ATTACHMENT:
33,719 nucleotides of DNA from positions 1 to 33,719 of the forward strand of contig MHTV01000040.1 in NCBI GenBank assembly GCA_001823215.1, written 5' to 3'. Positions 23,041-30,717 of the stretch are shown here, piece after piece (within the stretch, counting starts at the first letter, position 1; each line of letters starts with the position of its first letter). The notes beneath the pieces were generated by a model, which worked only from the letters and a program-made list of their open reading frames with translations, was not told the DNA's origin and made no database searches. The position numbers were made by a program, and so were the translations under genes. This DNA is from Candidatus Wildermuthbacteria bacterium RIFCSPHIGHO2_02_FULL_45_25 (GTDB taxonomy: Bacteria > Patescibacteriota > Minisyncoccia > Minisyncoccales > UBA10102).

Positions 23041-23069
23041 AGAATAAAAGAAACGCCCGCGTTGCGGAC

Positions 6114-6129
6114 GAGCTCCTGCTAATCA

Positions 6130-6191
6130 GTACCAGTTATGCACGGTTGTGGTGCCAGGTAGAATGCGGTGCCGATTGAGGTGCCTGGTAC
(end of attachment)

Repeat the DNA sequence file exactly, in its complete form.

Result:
33,719 nucleotides of DNA from positions 1 to 33,719 of the forward strand of contig MHTV01000040.1 in NCBI GenBank assembly GCA_001823215.1, written 5' to 3'. Positions 23,041-30,717 of the stretch are shown here, piece after piece (within the stretch, counting starts at the first letter, position 1; each line of letters starts with the position of its first letter). The notes beneath the pieces were generated by a model, which worked only from the letters and a program-made list of their open reading frames with translations, was not told the DNA's origin and made no database searches. The position numbers were made by a program, and so were the translations under genes. This DNA is from Candidatus Wildermuthbacteria bacterium RIFCSPHIGHO2_02_FULL_45_25 (GTDB taxonomy: Bacteria > Patescibacteriota > Minisyncoccia > Minisyncoccales > UBA10102).

Positions 23041-23069
23041 AGAATAAAAGAAACGCCCGCGTTGCGGAC

Positions 6114-6129
6114 GAGCTCCTGCTAATCA

Positions 6130-6191
6130 GTACCAGTTATGCACGGTTGTGGTGCCAGGTAGAATGCGGTGCCGATTGAGGTGCCTGGTAC